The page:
Hearing the term “formal essay” can be enough to cause some college students to become uneasy. They are immediately filled with dread at the thought of someone critically evaluating not only their thoughts and opinions, but also their writing style and skill level. This does not have to be the case, and it only gets easier over time. There are very few black and white rules to writing a formal essay, apart from things such as the subject matter and stylistic elements that may be mandatory, so this guide should only be taken as such: a general guideline for you to start thinking about.
It is absolutely essential that you are able to write an interesting, engaging, and useful introduction to all of your formal college essays. This introduction serves multiple purposes, such as providing a brief outline of what readers can expect to learn from this particular piece of writing.
You should at least try to ask yourself a few of these questions while writing the essay, and the introduction in particular:
- Why should someone read this? At least one person will be required to read it, which is the professor or other staff who will be assessing it, but everyone else can take it or leave it. Ask yourself why they should read it, and attempt to address that briefly in the introduction.
- What is unique about this? No matter what topic you are writing about, there is a very good chance that many other people have written about it too. Why should they read yours? What is your angle? Do you have exclusive information or personal experiences to share?
- Who is your target audience? Is there a certain segment of the population who you feel would benefit or otherwise be interested in reading your essay? This includes demographics such as age, race, gender, location, profession, and so on.
Of course, you shouldn’t completely give away the conclusion, the “punchline”, or spoil any twists and turns that you have created in your work. This is the balancing act that you must do if you wish to write a great introduction to your formal essay. In this regard, the introduction to a piece of writing can be compared to the trailer or previews for a new film that is coming soon to cinemas. You want to get people interested in it, so you need to show them what it’s about, but you don’t want to completely spoil every plot element before the viewer gets to it on their own.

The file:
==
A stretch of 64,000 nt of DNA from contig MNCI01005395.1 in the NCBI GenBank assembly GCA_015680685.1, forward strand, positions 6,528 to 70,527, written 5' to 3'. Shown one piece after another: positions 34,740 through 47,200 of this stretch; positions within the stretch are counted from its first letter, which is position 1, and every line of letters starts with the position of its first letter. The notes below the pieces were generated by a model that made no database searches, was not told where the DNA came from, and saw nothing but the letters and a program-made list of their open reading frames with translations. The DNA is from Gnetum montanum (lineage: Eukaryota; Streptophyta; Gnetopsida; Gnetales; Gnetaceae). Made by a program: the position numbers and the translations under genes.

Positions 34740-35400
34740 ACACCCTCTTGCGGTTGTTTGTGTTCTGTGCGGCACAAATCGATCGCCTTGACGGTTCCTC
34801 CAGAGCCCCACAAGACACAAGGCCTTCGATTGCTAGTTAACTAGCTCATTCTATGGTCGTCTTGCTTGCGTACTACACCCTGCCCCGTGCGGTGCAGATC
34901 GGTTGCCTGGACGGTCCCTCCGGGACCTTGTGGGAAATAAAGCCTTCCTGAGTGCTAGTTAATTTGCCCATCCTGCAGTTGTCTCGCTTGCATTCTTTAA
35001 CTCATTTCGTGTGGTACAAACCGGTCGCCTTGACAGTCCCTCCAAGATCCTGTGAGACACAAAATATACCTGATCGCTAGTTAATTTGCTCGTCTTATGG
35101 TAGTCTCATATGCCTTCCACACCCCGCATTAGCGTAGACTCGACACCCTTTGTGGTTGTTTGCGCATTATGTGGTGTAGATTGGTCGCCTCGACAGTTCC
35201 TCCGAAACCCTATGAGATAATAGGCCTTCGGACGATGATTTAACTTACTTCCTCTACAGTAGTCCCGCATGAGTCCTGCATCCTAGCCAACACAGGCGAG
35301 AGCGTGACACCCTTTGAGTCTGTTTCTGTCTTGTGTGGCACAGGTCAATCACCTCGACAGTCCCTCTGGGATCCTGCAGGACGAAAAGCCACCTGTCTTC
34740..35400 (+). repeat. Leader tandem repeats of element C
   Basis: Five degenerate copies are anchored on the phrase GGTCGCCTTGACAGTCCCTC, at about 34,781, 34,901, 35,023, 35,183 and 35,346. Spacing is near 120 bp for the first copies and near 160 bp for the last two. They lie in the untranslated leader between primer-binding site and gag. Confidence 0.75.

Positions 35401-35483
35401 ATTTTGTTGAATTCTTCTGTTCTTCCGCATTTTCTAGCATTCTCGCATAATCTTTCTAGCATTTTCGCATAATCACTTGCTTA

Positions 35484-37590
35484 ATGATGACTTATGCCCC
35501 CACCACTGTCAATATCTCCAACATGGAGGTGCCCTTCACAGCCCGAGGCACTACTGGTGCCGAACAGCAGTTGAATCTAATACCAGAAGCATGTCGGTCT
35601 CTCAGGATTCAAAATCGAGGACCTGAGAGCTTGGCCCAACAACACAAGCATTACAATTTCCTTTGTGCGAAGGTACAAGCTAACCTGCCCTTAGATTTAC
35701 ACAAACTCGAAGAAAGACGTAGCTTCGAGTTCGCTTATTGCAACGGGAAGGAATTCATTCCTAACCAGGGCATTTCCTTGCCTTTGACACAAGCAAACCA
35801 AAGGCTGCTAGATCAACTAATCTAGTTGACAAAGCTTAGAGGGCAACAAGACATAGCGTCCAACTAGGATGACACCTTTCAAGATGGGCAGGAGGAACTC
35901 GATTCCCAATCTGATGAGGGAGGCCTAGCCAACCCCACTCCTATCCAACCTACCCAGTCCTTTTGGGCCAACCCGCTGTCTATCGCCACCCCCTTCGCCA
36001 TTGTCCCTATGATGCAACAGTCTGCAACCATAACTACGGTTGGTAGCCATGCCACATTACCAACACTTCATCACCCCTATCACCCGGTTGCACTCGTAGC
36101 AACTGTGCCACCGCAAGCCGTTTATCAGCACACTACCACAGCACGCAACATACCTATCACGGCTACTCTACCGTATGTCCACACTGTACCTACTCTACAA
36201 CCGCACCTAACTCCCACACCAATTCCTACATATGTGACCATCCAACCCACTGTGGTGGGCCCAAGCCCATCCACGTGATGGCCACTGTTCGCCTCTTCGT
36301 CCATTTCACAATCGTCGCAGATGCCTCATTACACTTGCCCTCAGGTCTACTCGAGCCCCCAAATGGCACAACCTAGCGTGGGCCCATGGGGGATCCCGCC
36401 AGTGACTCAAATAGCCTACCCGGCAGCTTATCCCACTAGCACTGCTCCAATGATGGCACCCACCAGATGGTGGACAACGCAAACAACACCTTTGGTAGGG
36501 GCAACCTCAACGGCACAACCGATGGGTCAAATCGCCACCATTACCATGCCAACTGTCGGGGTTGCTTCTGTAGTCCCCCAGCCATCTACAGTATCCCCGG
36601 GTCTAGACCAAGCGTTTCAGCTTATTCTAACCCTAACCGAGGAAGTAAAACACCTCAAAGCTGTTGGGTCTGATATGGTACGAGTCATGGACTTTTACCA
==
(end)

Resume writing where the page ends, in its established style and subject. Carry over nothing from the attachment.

The vast majority of your essay text will be in the body paragraphs. This is where you will attempt to answer any questions put forth in the introduction, and explain any positions you took on the subject. Depending on the style and requirements of the essay, this may also be where you attempt to persuade the reader in to changing their mind on a particular issue.
Each main point of your essay should have its own body paragraph, and each body paragraph should have its own “topic sentence”. This topic sentence should briefly express the intent of the paragraph and, depending on the essay’s purpose, tell the reader what you are trying to prove.
The traditional P-E-E structure can be used in these body paragraphs, as explained here:
- P: Point (or prove). What are you trying to prove, or what is the point of this paragraph?
- E: Evidence. What evidence do you have to back up your point? You can provide quotes and other outside sources here.
- E: Explanation. This is where you will explain, in your own words, how the evidence provided relates to your point.
First impressions count for a lot, but so do the last impressions. This is your final chance to summarize and get your point across, or prove that your assertion is true. In most cases, you will not introduce any new facts or points in the conclusion that were not already discussed previously in the body paragraphs. Instead, you will attempt to tie up any loose ends.
Be Yourself – Not a Robot
It is important to allow your own voice to come through the page (or screen) while people are reading your essay. If you attempt to sound like someone you’re not, by using a bunch of words that you would never use, or by deliberately writing in a style that seems stiff and awkward, people will often pick up on that.
This point is particularly true when writing a formal essay in college, or when it is required of you during a job application process, because the reader is often trying to get a sense of who you are at the same time that they are evaluating your writing skills. In fact, depending on the situation at hand, they may not care about your writing skills at all.
None of this should be seen as an excuse to be sloppy. You are still required to spell correctly, use proper grammar, and follow all other requirements and style guides that may have been put in place for this particular assignment.
Once you have a basic outline – the introduction, some ideas for body paragraphs, and what you hope will be the conclusion – you can start to flesh out each element until it is to your satisfaction. You probably won’t come up with a masterpiece on your first draft, and on a second reading you will most likely find things that don’t make sense or need to be moved around, so keep going and keep writing and editing until it has the effect you intended.